Joseph could’ve stayed angry at his brothers, refusing to tell them who he was and not sharing any of the food in the Egyptian storehouses. He could’ve given them what they asked for, nothing more, and sent them on their way. But Joseph had forgiven his brothers. He could see the bright spot in everything. Because Joseph had been sold into slavery by his brothers, he was sent to Egypt. Because he was in jail in Egypt (after Potiphar’s wife lied), he was there when Pharaoh’s cupbearer and baker had odd dreams about the future. Because God helped him interpret those dreams, eventually Joseph began to work for Pharaoh. And finally, because Joseph was working for Pharaoh, he was able to save plenty of food for the people, enough food to last through the famine when nothing grew. Eventually, all of that led Joseph to be in a position to save many people’s lives, including his brothers’. Joseph could see how God was working in the things that happened in his life. Joseph trusted that God had a plan and that God would be there for him.
Sometimes bad things happen to us. There are times when we find ourselves in hard situations where we are unhappy or even scared. But we can trust that God is always with us and that God can take anything that happens and make something good come out of it. Because Joseph’s brothers were mean to him and sold him into slavery, Joseph was sent to Egypt. From there, Joseph saved millions by making sure they had stored up enough food before the famine. Whatever happens in your life, God can take something bad and make something good come out of it. Be on the lookout for the bright side: it’s always there, even if you have to look really hard.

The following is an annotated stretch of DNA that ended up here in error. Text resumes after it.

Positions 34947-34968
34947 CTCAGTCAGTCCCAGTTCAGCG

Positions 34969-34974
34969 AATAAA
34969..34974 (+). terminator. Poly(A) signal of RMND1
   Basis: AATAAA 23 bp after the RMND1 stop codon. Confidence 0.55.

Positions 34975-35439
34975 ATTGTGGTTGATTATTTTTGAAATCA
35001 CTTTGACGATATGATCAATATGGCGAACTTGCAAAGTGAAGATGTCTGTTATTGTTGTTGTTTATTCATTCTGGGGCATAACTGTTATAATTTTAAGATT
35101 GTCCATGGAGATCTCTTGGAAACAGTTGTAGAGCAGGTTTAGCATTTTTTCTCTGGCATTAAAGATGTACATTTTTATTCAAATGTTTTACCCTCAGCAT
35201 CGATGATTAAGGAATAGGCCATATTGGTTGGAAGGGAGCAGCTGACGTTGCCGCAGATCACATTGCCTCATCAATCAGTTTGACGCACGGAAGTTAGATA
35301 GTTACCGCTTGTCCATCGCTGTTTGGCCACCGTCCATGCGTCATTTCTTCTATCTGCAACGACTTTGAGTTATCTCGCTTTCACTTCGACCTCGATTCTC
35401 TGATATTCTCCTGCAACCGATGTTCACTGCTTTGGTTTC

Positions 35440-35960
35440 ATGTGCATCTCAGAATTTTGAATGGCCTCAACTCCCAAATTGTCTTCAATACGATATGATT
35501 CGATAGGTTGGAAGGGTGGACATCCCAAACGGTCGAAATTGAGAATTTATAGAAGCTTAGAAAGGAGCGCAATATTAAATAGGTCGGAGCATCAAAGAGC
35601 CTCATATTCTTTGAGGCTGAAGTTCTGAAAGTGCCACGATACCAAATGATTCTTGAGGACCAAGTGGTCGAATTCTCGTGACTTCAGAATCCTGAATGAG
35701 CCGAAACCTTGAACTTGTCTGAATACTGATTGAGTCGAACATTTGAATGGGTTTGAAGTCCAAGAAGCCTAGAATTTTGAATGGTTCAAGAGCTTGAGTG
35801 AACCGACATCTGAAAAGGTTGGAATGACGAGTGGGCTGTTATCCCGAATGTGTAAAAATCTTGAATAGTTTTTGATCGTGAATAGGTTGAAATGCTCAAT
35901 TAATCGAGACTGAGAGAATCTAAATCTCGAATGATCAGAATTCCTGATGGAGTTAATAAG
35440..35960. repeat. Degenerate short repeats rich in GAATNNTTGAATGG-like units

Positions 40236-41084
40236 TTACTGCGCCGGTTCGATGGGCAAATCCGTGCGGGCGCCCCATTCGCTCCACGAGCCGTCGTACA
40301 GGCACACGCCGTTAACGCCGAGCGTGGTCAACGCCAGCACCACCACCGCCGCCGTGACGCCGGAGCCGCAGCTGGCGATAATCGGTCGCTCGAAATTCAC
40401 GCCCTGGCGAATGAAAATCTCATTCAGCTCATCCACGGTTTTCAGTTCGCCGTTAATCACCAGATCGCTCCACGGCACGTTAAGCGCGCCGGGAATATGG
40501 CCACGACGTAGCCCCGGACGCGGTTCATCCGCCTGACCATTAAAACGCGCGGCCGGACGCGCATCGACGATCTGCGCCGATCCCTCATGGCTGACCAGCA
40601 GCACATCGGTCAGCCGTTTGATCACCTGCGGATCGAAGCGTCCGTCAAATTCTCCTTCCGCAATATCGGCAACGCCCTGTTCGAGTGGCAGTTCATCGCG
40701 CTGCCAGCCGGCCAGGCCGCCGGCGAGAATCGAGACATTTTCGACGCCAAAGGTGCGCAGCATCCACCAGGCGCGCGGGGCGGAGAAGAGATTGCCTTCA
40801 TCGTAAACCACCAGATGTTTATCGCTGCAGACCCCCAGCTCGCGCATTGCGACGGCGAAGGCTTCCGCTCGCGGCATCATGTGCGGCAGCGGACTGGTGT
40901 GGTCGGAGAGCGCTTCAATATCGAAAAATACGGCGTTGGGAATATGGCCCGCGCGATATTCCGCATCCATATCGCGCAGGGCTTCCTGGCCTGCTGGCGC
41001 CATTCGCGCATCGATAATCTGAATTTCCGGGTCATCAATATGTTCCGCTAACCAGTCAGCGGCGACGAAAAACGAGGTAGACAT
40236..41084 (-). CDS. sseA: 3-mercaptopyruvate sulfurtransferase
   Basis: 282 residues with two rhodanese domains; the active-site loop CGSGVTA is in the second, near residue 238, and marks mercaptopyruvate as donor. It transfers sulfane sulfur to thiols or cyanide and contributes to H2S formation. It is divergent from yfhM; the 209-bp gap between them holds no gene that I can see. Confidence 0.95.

• Talk about a time when something tough happened. Did anything good come out of that situation?
• Talk to your children about times when your family has gone through a hard situation and something good came out of it.
• How can we be on the lookout for God in hard situations?
Thank God for always being there for us and for helping good things come out of hard situations. Ask God for help in seeing good things in hard times.
Jessica Asbell is currently serving as the Minister to Children at First Baptist Church of Roswell, GA. She has worked with children in various capacities at several churches, including Winter Park Baptist in Wilmington, NC, First Baptist of Decatur, GA, and Highland Hills Baptist in Macon, GA. She has a Master of Divinity from McAfee School of Theology and a BBA from Mercer University. In her spare time she loves to read, watch movies, and of course spend time with her sweet kitty, Lucy.